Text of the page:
The question of what to do next appears to be a nasty little thing for which there is no clear answer. Therefore, filling that vacuum, we move to other, and perhaps more lucrative, questions. The questions include such topics as how any scam of this size could remain a secret for so long, who was involved, who else is out there doing similar things and, of course, who got off easy.

In short, the questions are “Who else can we blame?” and perhaps more importantly, “Who else can help finance the cleanup?”

Hey, it’s what we do.

Let’s first turn to the “I told you so” crowd. There have been suspicions about the Defendant’s consistent record of success for some time. Putting aside the question of potential co-conspirators, sophisticated investors and the Securities and Exchange Commission are being called guilty of naivety and neglect of duty.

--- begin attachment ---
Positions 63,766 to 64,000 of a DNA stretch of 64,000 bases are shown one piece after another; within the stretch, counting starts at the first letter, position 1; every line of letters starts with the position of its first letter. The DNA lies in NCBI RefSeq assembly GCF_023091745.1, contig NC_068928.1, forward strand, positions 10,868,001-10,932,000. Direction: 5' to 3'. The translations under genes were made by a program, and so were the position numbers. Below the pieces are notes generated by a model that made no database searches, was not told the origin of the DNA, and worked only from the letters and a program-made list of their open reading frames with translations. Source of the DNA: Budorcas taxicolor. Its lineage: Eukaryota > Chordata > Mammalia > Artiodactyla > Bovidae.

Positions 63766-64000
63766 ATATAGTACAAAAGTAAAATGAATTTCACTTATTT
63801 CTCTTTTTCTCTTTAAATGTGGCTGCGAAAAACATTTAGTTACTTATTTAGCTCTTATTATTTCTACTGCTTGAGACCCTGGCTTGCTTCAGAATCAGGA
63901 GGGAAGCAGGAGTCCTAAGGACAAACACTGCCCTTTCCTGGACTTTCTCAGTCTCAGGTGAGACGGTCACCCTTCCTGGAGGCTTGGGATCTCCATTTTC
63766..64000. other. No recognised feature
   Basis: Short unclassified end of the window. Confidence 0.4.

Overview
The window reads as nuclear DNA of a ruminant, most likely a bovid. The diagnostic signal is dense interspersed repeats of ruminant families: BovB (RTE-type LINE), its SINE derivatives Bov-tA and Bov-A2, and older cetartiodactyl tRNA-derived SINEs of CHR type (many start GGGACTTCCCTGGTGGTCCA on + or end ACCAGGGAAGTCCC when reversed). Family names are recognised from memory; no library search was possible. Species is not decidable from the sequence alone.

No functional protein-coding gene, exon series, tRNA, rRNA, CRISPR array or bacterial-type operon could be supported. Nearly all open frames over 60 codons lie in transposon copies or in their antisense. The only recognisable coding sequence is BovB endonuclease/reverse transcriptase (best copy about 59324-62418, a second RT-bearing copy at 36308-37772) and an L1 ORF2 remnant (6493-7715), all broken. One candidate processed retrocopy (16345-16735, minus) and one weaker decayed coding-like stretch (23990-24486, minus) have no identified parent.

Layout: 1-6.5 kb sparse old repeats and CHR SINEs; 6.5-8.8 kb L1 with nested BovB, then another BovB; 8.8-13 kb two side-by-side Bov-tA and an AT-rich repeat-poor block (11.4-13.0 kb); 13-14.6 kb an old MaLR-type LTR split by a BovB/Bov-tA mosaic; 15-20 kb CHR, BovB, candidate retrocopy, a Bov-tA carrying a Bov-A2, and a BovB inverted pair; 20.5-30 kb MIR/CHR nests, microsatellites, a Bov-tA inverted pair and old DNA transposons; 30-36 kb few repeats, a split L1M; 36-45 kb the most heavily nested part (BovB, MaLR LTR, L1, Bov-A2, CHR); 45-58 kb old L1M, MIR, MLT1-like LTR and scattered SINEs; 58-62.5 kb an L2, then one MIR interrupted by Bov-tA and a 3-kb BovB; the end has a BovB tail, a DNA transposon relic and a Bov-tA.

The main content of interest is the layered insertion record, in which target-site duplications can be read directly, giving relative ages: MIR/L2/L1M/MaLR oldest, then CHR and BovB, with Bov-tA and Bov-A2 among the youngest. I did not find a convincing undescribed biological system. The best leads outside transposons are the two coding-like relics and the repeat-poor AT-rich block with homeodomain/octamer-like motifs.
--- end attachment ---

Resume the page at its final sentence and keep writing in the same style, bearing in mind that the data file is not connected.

In fact, on Tuesday, the SEC said it is launching its own internal investigation into how the Defendant’s scheme was able to continue unchecked for at least 10 years.

Not everyone had been convinced by the Defendant’s previous claims to be using accepted and legal economic means throughout the years. For example, in the late 1990’s, Chris Jones, chief investment officer of Key Asset Management, part of Swedish bank SEB, said he visited the Defendant and found him and his company reluctant to explain how it made its money. “I found it impossible to understand how they were making money and so I did not invest”, he said.

A few years ago, Millicent Holmes was working for a fund of funds – a sort of giant hedge fund that invests in lots of smaller funds – and she was looking for places to invest her clients’ money.